This is the most complete report available
It should give the reader a detailed description and analysis.
Summary report
This is a shorter report that may have less background information
However it must include the 27 essential elements
Verbal Opinion.
Appraisers are often asked for their opinion over the phone.
These are the least reliable of all opinions.
Appraisers must be careful on what we tell you.
Most often we have not seen the property
and the information that you provide may not be
So what are these 27 essential Elements?
6.1 Preamble
6.1.1 This Standard deals with the procedures for the development and
communication of a formal opinion of value, and incorporates the minimum
content necessary to produce a credible report that will not be misleading.
6.2 Rules
In the report [see 7.1] the appraiser must:
6.2.1 identify the client and other intended users, by name; [see 7.2]
6.2.2 identify the intended use of the appraiser’s opinions and conclusions; [see
7.3] e.g.: a report completed for fire insurance should not be used for
6.2.3 identify the purpose of the assignment, including a relevant definition of
value; [see 7.4]
6.2.4 identify the scope of work necessary to complete the assignment; [see 7.5]
the appraiser must tell you what he/she has done to render the opinion
6.2.5 identify whether the appraisal is current, retrospective, prospective, or an
update; [see 7.6]
most appraisals reflect current market value but often we are required to estimate the value of
a building not yet built. Be careful here. Think about when that value applies.. In an industrial
building, ? An apartment? A motel?
6.2.6 provide an analysis of reasonable exposure time linked to a market value
opinion; [see 7.7]
This is important!!!
6.2.7 identify the effective date of the appraiser’s opinions and conclusions; [see
6.2.8 identify the date of the report; [see 7.9]
6.2.9 identify the location and characteristics of the property and the interest
appraised; [see 7.10]
6.2.10 identify all assumptions and limiting conditions; [see 7.11]
6.2.11 identify any hypothetical conditions (including proposed improvements); [see
Be very Careful Here!!! E.g. TI’s included or not!!
6.2.12 identify land use controls; [see 7.13
6.2.13 state the existing use and the use reflected in the appraisal; [see 7.14]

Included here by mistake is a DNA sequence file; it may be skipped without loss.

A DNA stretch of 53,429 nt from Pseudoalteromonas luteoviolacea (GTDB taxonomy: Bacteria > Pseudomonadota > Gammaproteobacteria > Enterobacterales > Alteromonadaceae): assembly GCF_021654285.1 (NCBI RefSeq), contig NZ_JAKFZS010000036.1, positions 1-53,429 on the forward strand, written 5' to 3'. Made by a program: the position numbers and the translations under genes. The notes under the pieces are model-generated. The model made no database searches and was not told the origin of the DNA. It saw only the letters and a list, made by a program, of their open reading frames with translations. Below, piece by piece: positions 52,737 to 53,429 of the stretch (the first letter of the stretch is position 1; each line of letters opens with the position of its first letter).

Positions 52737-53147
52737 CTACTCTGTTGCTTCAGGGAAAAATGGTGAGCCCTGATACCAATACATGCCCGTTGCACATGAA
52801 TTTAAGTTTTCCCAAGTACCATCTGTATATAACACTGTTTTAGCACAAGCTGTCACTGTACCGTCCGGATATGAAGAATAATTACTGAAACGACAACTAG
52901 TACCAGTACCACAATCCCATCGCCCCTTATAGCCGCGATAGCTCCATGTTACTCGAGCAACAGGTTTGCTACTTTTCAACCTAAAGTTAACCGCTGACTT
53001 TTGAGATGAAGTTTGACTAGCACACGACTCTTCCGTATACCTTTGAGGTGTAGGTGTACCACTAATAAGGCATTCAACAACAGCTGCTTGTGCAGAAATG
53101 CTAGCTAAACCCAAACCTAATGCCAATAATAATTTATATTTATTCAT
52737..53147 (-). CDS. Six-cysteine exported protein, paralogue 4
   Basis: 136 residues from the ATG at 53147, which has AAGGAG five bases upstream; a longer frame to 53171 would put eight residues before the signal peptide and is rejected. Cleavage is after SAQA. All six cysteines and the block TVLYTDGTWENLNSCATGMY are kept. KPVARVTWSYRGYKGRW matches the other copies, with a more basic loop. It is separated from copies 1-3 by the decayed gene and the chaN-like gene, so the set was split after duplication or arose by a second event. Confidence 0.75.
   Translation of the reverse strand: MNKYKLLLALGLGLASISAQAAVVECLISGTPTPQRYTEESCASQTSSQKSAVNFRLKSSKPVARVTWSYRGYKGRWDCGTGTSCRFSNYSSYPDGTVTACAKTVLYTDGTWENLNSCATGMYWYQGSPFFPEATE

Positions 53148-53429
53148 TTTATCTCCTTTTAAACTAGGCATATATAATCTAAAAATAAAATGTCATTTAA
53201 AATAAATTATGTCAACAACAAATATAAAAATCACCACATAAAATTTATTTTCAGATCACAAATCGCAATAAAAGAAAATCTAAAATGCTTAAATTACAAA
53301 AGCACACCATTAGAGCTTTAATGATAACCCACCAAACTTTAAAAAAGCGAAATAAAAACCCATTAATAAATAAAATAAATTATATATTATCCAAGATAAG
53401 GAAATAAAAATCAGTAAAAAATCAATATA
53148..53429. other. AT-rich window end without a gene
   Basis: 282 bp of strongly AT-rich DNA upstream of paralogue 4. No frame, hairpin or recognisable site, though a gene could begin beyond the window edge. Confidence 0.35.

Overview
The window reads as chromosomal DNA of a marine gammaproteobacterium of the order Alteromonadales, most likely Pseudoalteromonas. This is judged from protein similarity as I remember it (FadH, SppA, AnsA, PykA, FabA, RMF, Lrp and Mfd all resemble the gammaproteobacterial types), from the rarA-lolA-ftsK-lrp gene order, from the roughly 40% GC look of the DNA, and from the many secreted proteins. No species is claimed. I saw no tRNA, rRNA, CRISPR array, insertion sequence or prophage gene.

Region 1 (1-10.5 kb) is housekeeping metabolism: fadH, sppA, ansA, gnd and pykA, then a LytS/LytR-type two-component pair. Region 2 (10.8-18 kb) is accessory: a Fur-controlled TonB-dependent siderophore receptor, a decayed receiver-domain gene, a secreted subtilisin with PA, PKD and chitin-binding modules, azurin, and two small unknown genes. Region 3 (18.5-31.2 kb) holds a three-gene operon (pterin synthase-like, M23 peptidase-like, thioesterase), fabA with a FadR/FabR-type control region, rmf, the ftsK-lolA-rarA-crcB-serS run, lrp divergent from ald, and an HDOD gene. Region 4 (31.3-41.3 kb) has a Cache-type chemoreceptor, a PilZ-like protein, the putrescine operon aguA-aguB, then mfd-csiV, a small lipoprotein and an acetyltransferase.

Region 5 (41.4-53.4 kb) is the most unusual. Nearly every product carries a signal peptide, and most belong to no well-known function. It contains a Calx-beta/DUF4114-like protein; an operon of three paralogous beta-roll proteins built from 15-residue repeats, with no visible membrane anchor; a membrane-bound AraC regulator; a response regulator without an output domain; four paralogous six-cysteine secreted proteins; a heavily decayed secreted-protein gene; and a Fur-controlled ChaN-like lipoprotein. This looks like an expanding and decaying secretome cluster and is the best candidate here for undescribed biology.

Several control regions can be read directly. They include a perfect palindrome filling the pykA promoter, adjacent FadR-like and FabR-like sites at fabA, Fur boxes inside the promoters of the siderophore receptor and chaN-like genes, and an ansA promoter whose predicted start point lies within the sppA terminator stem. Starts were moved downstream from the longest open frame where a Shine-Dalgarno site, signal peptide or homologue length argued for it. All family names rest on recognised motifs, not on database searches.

Where existing use is not highest and best use!!
6.2.14 define and resolve the highest and best use; [see 7.15]
6.2.15 describe and analyze all data relevant to the assignment; [see 7.16]
Must be current and properly analyzed!!
6.2.16 describe and apply the appraisal procedures relevant to the assignment;
[see 7.17]
6.2.17 support the reason for the exclusion of any of the usual valuation
procedures; [see 7.18]
6.2.18 detail the reasoning supporting the analyses, opinions and conclusions of
each valuation approach; [see 7.19]
This section should be logical , make sense and lead you to the same
6.2.19 analyze the effect on value, if any, of the terms and conditions of the
lease(s) when developing an opinion of the value of a leased fee or a leasehold
estate; [see 7.20] Be aware of the impact of low rent in a long term lease!!!
6.2.20 analyze the effect on value of an assemblage; [see 7.21]
6.2.21 analyze the effect on value of anticipated public or private improvements; [see
7.22] EG.. Edmonton LRT..some good and some bad effects
6.2.22 analyze the effect on value of any personal property; [see 7.23]
E.G. FF &E in a motel…or appliances in a condo project.
6.2.23 analyze any Agreement for Sale, option, or listing of the property; [see 7.24]
6.2.24 analyze any prior sales of the property; [see 7.25]
This can be very important to you!!
6.2.25 review and reconcile the data, analyses and conclusions of each valuation approach
into a final value estimate; [see 7.26]
6.2.26 report the final value estimate; [see 7.27]
6.2.27 include a signed certification of value; [see 4.2] Note: An appraiser who signs a
certification of value accepts responsibility for the appraisal and the contents of the
appraisal report.
I would be happy to answer any questions
Thank you!

Elements of an Appraisal Presentation to BDC November 18, 2014